The 11,000 figure is then further inflated by extending the weekend to include Friday and Monday on the flimsy rationale that people are winding down on a Friday and overwhelmed on a Monday. This is in effect adjusting the analysis based on prejudice about the true cause of the difference. If you want to really examine the effect of staffing levels then Saturday and Sunday are definitely different to weekdays – but staffing on all weekdays is the same.
It is notable that there are big differences between death rates on Saturday and Sunday when in most trusts consultant staffing levels are identical – further undermining the argument that consultant presence is important.
It is reasonable for authors to speculate on the possible causes for their findings in the discussion and clearly medical staffing levels are a possible cause and should be mentioned. It is pushing things a little to add “a case for expanded 7 day services” to the article title though as the data does not support this unequivocally.
And now the awkward part
This is good, solid, helpful data which updates earlier findings but which really does not take our understanding of causes of weekend excess mortality very much further forward.
The major issue is the way that this paper was launched by the BMJ, with a press release and a fanfare of publicity, into the midst of a very high profile consultant contract negotiation and the debate of 7 day working. The press release talks nearly as much about this than it does about the merits of the paper.
It is clear that although these results were embargoed until Sunday morning the government had advance notice of the findings. Jeremy Hunt has already caused considerable anger amongst hospital consultants buy implying that excess hospital weekend deaths are caused by their work practices and the completely nonsensical assertion that removing the largely unused opt out from ELECTIVE work will somehow improve the situation.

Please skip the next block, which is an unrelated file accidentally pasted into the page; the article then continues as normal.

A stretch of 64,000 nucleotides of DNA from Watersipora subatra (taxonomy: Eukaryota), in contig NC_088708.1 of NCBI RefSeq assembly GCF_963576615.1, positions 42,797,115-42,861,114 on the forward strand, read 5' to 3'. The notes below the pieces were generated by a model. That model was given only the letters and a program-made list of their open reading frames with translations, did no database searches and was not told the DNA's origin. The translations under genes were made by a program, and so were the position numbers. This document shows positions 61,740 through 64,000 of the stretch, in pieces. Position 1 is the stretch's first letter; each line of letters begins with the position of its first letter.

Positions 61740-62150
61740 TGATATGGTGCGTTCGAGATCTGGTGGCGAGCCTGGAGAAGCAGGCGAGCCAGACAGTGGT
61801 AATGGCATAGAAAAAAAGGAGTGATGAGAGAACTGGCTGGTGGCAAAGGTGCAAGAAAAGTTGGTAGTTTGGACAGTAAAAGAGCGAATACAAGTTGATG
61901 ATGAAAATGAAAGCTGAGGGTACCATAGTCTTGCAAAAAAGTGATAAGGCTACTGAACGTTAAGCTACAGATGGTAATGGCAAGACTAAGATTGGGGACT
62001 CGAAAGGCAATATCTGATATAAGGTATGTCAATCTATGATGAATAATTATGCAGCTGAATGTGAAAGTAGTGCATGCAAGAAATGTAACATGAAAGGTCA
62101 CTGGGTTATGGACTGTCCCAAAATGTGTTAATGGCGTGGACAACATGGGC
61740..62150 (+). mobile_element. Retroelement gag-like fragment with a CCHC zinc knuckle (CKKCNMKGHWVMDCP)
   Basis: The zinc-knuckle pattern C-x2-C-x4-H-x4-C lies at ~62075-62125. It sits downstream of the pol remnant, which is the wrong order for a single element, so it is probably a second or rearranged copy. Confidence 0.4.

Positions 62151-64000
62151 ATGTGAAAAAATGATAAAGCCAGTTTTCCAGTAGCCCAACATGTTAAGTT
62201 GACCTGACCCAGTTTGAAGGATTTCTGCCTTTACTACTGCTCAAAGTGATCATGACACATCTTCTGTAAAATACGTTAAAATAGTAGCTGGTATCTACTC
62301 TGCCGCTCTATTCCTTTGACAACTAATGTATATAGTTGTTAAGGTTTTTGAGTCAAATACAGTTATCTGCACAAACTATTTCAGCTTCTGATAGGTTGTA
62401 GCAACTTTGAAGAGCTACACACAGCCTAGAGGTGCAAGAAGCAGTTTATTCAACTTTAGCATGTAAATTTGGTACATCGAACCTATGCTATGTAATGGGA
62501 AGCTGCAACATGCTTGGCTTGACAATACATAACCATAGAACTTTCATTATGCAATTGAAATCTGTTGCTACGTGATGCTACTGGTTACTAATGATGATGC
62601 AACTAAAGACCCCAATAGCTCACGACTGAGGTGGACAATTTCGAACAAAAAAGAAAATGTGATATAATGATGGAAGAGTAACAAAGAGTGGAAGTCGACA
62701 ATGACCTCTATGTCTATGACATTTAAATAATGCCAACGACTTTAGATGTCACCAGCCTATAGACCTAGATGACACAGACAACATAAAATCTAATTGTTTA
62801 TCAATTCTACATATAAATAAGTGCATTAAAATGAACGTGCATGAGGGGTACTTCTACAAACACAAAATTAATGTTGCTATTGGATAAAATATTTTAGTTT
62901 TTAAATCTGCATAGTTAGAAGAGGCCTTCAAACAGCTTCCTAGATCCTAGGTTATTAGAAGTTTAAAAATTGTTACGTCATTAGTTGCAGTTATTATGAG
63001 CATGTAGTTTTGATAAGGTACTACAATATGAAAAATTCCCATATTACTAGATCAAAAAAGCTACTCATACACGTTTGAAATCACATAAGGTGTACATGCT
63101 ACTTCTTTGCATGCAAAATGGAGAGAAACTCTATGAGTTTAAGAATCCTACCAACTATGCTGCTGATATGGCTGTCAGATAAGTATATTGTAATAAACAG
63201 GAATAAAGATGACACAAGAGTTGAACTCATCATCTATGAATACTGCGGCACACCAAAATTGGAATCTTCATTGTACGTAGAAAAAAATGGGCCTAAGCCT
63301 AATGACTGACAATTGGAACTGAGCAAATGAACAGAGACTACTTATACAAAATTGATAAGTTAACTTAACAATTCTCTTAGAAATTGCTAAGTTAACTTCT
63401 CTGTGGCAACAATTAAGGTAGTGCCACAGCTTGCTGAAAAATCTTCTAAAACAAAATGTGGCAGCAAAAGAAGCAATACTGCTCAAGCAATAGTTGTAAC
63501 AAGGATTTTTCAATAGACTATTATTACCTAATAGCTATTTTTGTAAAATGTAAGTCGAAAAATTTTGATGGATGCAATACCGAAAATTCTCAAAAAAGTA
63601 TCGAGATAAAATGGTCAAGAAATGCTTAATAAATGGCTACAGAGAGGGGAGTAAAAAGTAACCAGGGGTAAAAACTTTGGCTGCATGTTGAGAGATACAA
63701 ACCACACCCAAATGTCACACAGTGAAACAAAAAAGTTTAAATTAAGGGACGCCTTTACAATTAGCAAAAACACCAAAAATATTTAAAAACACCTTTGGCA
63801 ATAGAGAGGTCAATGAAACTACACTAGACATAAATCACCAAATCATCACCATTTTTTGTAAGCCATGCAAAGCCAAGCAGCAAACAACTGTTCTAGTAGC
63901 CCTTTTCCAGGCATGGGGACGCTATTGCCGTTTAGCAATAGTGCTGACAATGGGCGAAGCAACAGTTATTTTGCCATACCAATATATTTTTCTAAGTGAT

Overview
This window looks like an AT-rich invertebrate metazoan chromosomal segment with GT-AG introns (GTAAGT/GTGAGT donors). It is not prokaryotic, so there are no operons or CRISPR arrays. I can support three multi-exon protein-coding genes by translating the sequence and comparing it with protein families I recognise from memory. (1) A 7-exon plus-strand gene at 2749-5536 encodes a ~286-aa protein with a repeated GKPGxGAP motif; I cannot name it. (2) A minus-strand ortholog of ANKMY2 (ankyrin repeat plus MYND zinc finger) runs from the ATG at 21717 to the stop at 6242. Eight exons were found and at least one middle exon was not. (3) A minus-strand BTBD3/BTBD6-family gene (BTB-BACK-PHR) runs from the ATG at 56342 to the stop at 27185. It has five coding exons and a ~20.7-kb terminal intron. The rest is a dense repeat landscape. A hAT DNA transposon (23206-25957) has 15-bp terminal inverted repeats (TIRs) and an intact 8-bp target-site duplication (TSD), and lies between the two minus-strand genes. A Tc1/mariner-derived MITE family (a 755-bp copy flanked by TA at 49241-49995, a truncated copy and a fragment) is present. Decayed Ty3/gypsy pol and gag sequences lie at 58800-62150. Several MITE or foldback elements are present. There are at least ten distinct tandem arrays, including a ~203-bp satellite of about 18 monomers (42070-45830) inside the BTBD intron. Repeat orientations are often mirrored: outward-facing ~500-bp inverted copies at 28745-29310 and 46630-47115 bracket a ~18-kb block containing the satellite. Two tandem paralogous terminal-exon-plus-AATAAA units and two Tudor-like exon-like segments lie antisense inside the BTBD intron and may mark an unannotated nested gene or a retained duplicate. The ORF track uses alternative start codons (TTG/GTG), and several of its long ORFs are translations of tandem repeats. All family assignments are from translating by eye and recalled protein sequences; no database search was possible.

I have argued that Mr Hunt’s approach – using weekend death statistics in order to strengthen his negotiating position – is unjustified and damaging to NHS patients and staff. It prompted me to call for his resignation and start the #weneedtotalkaboutjeremy campaign on social media which has resulted in the debate in parliament on Monday.
Playing political football with the NHS causes real harm and my worry is that launching this research into the current political maelstrom in the way it was done has been harmful. Politics and science do not mix well – and this is a great example of things going very badly.
There is no doubt that everyone – including consultants – want this country to have an NHS that provides effective and safe emergency care every day of the week. I think we have yet to agree as a country whether we want elective services at the weekend and if we do how we are going to pay for them.
It would be helpful if the government could make clear its top priorities to address the weekend mortality issue and indicate how they might be funded. They should do this in a transparent and dispassionate way rather than using the medical press and the media to spread half-truths and misinformation in an attempt to get political leverage.
The BMJ is in a unique position to influence the future of the NHS. I hope you will take these comments in the spirit they were intended – to stimulate sensible debate and defuse a difficult situation.
I am sending this as an “open” letter to raise awareness of the issues. I have chosen to publish it as a blog and not submitted to the BMJ for publication, as it will get a much broader readership this way.
If you would like to reply I will be very happy to publish your response on the same site.